I have just finished what feels like a really important book, Kyoto2 by Oliver Tickell. The author starts from all the right premises in terms of action on climate change, including arguing for stabilising concentrations of carbon dioxide at far, far lower levels than current policy is yet ready to accept – 300-350 parts per million rather than the 550 ppm in the Stern Review. The programme of action he sets out is based on a global auction of greenhouse gas permits within an overall cap on emissions. The funds can then be used to smooth the transition to a low-carbon economy.

The framework is simple, more so than other schemes based on per capita rights or household quotas fokyoto2_cover_100r emissions. But of course it leads pretty rapidly to the enormous complexity of implementation – what in fact it means to adjust economies to the added costs of internalising the full cost of carbon. But at least we are then focused on the right question, which is how to adjust rather than whether.

There is a summary of the proposals here.

One of the big choices though is whether policy should continue a route of ’emissions trading’, such as an auction scheme, at all given that the EU Emissions Trading Scheme has been pretty desultory. It is all very well to design a framework for markets to do their thing, but it is all to easy for powerful groups, including polluters, to lobby the design so that it works for them and not for the rest of us. Consumers end up paying for emissions trading and it really grates when all we are really paying for is windfall surpluses for polluters and ineffective outcomes in terms of carbon reductions. Because of the opaque way that environmental charges are levied onto consumers, it is a classic case of misselling and it is not hard to predict anger and a backlash as the economy turns tough.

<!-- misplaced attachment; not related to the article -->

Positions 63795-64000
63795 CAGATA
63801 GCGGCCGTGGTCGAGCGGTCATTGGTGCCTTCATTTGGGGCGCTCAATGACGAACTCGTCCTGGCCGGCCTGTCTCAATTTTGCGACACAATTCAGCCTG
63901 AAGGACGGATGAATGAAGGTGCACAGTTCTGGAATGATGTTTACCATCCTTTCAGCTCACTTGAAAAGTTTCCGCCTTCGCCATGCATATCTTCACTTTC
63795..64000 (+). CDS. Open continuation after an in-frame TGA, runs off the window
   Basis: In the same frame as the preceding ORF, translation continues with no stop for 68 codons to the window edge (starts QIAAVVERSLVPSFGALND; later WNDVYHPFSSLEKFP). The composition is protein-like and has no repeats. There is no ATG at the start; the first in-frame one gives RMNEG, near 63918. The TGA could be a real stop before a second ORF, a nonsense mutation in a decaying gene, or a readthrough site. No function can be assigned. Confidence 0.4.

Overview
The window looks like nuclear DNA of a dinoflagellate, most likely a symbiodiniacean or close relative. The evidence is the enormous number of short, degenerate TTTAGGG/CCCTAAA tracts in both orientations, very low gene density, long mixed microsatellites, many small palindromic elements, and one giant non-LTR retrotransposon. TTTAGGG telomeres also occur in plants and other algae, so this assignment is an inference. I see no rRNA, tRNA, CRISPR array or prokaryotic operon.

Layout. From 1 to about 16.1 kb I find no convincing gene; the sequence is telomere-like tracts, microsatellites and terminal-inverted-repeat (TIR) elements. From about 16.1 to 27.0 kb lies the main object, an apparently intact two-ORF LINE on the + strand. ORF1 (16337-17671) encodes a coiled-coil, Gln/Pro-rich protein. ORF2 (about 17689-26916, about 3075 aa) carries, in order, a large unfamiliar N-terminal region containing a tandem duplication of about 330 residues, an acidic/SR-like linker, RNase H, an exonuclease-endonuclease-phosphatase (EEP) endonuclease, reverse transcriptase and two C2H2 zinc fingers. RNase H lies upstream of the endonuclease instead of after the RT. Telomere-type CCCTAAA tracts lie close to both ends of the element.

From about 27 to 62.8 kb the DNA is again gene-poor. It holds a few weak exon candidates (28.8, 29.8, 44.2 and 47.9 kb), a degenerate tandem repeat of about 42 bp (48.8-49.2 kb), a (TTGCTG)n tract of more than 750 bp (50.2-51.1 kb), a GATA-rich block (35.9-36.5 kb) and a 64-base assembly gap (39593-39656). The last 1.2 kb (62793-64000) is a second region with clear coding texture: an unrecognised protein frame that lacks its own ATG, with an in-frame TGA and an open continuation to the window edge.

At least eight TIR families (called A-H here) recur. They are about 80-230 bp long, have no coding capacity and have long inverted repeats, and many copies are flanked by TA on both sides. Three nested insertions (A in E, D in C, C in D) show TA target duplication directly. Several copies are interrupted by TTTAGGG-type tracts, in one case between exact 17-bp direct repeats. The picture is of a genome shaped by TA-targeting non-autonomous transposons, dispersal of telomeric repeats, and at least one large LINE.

The alternative – at least at national level – is a system of carbon taxes. Oliver Tickell, I think, concludes that we need to hang on in there with emissions trading and make it work, building from the European to the global level. The good news, at least, is that we would know where we want to get to.


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